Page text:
Gibraltar invaded? It could be a Goa for Spain

Gibraltar invaded? It could be a Goa for Spain

by Jonathan Stanley
article from Monday 3, April, 2017

THIRTY-FIVE years ago the UK liberated the Falklands from Argentine invasion. Parallels are being drawn between that conflict and Spain's evergreen diplomatic aggression against Gibraltar. This has increased this week due to the EU Commission suggesting, in its written guidance for negotiations, that Spain could veto any Brexit deal over Gibraltar. Such language is at best clumsy and at worst extremely divisive. Given the past performance of the EU I suspect both factors are at play, the latter intentionally.

Stand back and the facts are obvious. Gibraltar is outside the customs union of the EU already, yet inside the EU and the EEA. It was always going to have a slightly different relationship than the rest of the UK because needs must. Likewise the Sovereign Base Areas in Cyprus are outside the EU but use the Euro as currency, the British Virgin Islands use the US Dollar. This in itself is no issue.

The language however gives tacit support to Spanish nationalists whether it intends to or not. This is dangerous. The Spanish economy is weak, youth unemployment through the roof and the EU increasingly dominated by Berlin. Brexit will only compound these things initially. 

In 1961 following years of protests by Delhi that Goa was a hangover of colonialism, despite 450 years of Portuguese rule, Nehru the prince of peace launched a surprise armed offensive that took the territory in 48 hours. Lisbon was shocked, outraged, and powerless. The UN and US condemned the violence as they always do but nothing more was said. Diplomatic relations were paused for 13 years but it mattered not. India received a tonic of nationalist delight at home and praise from Communist and third world nations abroad. The zeitgeist was not on Lisbon's side despite the fact Goa was indeed a legal possession, no less than French Guiana is now.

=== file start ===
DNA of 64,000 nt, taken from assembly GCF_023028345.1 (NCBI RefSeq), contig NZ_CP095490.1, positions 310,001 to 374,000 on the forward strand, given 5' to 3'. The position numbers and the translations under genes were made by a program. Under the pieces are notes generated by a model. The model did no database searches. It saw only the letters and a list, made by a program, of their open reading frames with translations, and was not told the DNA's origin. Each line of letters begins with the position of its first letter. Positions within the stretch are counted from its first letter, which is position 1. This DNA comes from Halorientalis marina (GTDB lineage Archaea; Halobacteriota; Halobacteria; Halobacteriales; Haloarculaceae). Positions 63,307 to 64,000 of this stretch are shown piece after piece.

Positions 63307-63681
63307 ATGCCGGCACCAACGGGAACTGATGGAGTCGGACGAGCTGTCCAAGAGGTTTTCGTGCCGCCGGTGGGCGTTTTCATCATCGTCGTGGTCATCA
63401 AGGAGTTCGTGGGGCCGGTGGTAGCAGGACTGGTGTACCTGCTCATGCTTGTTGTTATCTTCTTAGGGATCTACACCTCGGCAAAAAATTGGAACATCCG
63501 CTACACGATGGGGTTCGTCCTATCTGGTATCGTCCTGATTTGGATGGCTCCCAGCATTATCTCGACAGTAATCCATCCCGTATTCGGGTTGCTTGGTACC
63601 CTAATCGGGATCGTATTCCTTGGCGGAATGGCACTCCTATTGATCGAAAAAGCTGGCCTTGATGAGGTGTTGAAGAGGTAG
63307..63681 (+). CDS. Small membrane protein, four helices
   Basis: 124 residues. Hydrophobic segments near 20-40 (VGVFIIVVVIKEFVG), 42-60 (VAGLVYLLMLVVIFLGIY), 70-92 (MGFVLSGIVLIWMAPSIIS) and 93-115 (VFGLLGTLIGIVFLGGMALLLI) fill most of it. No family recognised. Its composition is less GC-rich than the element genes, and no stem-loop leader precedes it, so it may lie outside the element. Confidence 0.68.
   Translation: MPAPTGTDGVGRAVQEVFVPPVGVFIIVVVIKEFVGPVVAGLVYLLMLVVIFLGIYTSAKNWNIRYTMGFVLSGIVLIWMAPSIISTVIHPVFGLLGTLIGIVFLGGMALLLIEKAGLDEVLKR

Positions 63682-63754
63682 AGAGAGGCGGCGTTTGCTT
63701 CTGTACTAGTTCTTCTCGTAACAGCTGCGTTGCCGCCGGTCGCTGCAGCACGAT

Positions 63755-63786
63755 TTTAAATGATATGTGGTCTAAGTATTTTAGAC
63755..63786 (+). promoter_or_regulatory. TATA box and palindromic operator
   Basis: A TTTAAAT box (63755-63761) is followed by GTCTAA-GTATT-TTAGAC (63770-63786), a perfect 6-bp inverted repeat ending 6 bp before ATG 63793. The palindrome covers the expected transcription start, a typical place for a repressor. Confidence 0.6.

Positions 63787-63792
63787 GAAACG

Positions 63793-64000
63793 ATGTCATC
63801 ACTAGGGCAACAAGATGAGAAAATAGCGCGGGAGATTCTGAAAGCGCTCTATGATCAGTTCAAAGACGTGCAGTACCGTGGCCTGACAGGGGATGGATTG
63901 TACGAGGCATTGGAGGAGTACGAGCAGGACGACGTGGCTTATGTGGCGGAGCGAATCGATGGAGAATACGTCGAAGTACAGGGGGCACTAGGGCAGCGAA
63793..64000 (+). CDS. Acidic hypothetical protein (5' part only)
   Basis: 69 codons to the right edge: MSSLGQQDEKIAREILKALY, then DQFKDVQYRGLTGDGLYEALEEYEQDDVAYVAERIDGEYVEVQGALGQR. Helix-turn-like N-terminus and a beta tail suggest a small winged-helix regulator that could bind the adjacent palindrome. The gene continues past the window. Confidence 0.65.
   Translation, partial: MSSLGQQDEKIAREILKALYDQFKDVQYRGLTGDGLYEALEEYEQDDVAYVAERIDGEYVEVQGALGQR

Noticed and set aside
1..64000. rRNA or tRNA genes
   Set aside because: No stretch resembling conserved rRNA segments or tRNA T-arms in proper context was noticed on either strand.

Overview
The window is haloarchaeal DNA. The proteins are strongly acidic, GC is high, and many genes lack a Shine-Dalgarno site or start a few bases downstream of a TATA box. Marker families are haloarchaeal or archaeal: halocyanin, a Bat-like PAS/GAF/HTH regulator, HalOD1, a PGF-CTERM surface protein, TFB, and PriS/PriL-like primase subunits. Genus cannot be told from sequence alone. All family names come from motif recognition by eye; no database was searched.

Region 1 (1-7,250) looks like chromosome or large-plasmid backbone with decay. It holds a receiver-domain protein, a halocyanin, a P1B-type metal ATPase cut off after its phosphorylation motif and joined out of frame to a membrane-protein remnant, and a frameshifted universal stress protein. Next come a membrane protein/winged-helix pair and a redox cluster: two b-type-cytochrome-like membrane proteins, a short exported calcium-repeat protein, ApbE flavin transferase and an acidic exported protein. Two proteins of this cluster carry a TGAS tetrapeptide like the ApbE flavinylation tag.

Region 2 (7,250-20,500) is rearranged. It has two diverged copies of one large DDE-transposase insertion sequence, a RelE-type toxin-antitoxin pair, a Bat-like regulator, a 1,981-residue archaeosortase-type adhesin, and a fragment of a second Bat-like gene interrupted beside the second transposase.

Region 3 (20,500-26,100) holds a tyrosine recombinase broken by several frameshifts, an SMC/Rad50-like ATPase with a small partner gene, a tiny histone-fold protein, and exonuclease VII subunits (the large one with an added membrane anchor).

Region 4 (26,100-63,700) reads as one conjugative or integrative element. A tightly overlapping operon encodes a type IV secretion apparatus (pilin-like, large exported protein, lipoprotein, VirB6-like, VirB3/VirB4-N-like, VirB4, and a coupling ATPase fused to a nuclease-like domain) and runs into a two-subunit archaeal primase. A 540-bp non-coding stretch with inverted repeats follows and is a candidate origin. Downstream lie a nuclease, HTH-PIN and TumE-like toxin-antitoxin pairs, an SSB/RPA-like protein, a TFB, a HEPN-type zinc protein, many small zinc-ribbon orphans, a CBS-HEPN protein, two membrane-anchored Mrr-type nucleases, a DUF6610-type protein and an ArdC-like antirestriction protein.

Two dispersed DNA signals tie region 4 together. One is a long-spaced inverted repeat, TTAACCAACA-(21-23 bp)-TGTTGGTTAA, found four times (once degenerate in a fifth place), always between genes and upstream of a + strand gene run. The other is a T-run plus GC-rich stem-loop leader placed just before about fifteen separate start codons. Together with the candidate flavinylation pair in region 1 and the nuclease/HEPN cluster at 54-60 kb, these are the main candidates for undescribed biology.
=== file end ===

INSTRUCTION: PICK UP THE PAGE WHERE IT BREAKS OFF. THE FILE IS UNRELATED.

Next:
Failing to spot rising tension, a sublime but unjustified self belief and a world where the poles had moved from Europe conspired to catch Lisbon napping.

Now imagine an event for minimal cost that would garner support in Latin America, at home and also please those in the EU who wish to punish the UK. Imagine a snap invasion and occupation by Spain. Well, maybe some fishermen, some local youths, then it gets violent, then the police cross the border to intervene... Putin and the KGB before are well versed in salami tactics. Hey, isn't salami Mediterranean?

Once taken would the UK really go to war with the EU or Spain alone? Could Brexit Britain afford this during negotiations? The buttons on the calculator are being pressed whether we like it or not. Suez happened because nationalism was strong in Egypt and the UK and France as weak. Nasser gambled the Americans would not intervene and he was right. It devastated UK foreign policy for years and began a rapid unravelling on an empire that had survived two world wars.

Sabre rattling by retired admirals is foolish. We could be very close to the UK being shut out of the Mediterranean for good. No Gibraltar, no Cyprus, and Argentina watching all the while. Too many people and nations do not like the UK for all the good (and bad) of our past. Whether that is the EU trying to prise Scotland out of the UK, or the Spanish Foreign Minister Margallo claiming the Rock yet again.

So what to do? We could start being British about the whole thing. Say nothing, build up the Navy, use those embassies we staff to keep conversations private that need to be had, and of course make sure every economic reprisal possible is held close the chest...well, let them see a King or two maybe.

Rattling is panicking. It never looks like anything else. A lack of preparation is not much better. Constant incursions into Gibraltar's waters by Spain need dealt with. Their tourist sector relies on us yet air passenger duty to the Canaries is the same as to Barcelona only because of the taxation model the UK uses. Hint, hint...

While Spain's economy is weak, its national pride is not. It is very clear the EU is not subtle in diplomacy and has no real solution to Brexit. We should leverage this, not fight it. We need to take the lead positively. Armchair politicians, myself included, can list all manner of ways to resolve this. In the end it is what is not said in public officially that often matters most.

We should also be careful that we do not create a rod for our own backs by building up an issue so that the Spanish believe they have a strong bargaining chip to retain access to our fishing waters.

The UK has a fine suite of diplomats that are best heard, and not seen. It will need them. A snap invasion of Gibraltar could well be a Goa, and will only end one way and at great cost to both countries. Let's not talk ourselves further into this. Cool heads are needed, the waters ahead are choppier than we realise.


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